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Agreement of offspring-reported parental smoking status: the RHINESSA generation study

Artikel i vetenskaplig tidskrift
Författare K. Pape
C. Svanes
A. Malinovschi
B. Benediktsdottir
C. Lodge
C. Janson
J. Moratalla
J. L. Sanchez-Ramos
L. Braback
Mathias Holm
R. Joegi
R. J. Bertelsen
T. Sigsgaard
A. Johannessen
V. Schlunssen
Publicerad i BMC Public Health
Volym 19
ISSN 1471-2458
Publiceringsår 2019
Publicerad vid Institutionen för medicin, avdelningen för samhällsmedicin och folkhälsa, enheten för arbets-och miljömedicin
Språk en
Länkar dx.doi.org/10.1186/s12889-019-6414-...
Ämnesord Generation study, Validation study, Tobacco smoking, Self-report, Smoking during pregnancy, accuracy, population, pregnancy
Ämneskategorier Folkhälsovetenskap, global hälsa, socialmedicin och epidemiologi

Sammanfattning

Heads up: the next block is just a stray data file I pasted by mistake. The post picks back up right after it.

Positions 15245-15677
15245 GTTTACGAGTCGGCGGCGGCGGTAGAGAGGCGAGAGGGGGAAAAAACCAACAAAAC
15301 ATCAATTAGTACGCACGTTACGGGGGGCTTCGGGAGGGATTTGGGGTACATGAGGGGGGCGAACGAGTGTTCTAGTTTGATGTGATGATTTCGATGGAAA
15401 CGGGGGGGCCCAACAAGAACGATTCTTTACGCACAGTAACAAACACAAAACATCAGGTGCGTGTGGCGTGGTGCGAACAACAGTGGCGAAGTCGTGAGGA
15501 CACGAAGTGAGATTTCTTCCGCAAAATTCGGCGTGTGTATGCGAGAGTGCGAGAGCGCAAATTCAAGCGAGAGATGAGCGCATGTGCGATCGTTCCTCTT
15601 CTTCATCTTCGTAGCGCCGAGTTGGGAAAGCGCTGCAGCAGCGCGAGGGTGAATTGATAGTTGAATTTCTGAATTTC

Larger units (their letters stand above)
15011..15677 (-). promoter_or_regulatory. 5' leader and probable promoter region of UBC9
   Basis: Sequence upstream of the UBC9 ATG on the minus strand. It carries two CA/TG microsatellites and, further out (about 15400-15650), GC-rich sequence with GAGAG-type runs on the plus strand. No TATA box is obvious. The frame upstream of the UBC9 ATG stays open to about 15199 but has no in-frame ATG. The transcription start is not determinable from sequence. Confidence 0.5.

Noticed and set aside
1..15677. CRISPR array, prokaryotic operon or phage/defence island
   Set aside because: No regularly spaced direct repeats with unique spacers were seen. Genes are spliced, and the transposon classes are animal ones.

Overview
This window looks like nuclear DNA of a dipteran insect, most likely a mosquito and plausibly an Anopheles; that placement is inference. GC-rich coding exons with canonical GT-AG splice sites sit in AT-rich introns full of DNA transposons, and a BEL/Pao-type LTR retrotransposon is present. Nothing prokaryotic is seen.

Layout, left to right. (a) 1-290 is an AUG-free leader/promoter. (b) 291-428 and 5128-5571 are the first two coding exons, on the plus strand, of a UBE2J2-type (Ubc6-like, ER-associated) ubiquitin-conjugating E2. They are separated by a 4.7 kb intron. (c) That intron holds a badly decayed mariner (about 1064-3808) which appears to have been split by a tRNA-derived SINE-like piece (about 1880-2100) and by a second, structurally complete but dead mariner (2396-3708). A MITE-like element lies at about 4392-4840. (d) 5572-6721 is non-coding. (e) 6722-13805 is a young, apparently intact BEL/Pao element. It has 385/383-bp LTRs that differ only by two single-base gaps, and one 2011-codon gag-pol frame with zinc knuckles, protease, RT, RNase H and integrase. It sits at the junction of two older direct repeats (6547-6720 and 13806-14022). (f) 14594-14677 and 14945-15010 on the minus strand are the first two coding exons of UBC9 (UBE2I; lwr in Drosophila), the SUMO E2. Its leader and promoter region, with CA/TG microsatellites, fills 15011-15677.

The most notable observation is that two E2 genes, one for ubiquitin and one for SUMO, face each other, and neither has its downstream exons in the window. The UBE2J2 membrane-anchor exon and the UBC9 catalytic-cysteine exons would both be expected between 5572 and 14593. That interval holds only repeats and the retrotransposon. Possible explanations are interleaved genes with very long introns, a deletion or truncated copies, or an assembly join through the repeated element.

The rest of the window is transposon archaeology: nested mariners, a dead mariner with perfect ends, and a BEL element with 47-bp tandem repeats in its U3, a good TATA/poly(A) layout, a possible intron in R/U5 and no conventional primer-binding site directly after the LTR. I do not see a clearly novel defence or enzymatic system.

Background: With increasing interest in exposure effects across generations, it is crucial to assess the validity of information given on behalf of others. Aims: To compare adult's report of their parent's smoking status against parent's own report and examine predictors for discrepant answers. Methods: We studied 7185 offspring (18-51 years) and one of their parents, n = 5307 (27-67 years) participating in the Respiratory Health in Northern Europe, Spain and Australia (RHINESSA) generation study. Information about parent's smoking status during offspring's childhood and mother's smoking status during pregnancy was obtained by questionnaires from parents and their offspring. We calculated sensitivity, specificity and Cohen's Kappa [kappa] for agreement using parent's own report as the gold standard. We performed logistic regression to examine if offspring's sex, age, educational level, asthma status, own smoking status or parental status, as well as the parent's sex and amount of smoking during childhood predicted disagreement. Results: The sensitivity for offspring's correct report of parent's smoking status during childhood (0-10 years) was 0.82 (95% CI 0.81-0.84), specificity was 0.95 (95% CI 0.95-0.96) and a good agreement was observed, kappa = 0.79 (95% CI 0.78-0.80). Offspring's report of mothers' smoking status during pregnancy showed a lower sensitivity, 0.66 (95% CI 0.60-0.71), a slightly lower specificity, 0.92 (95% CI 0.90-0.95) and a good agreement, kappa = 0.61 (95% CI 0.55-0.67). In multivariate logistic regression analysis, offspring not having children was a predictor for discrepant answers (odds ratio [OR] 2.11 [95% CI 1.21-3.69]). Low amount of parents' tobacco consumption, < 10 cigarettes/day (OR 2.72 [95% CI 1.71-4.31]) also predicted disagreement compared to >= 10 cigarettes per day, and so did offspring's reports of fathers' smoking status (OR 1.73 [95% CI 1.09-2.74]) compared to mothers' smoking status. Offspring's sex, asthma status, educational level, smoking status or age was not related to discrepant answers. Conclusions: Adults report their parent's smoking status during their childhood, as well as their mother' smoking status when pregnant with them, quite accurately. In the absence of parents' direct report, offspring's reports could be valuable.

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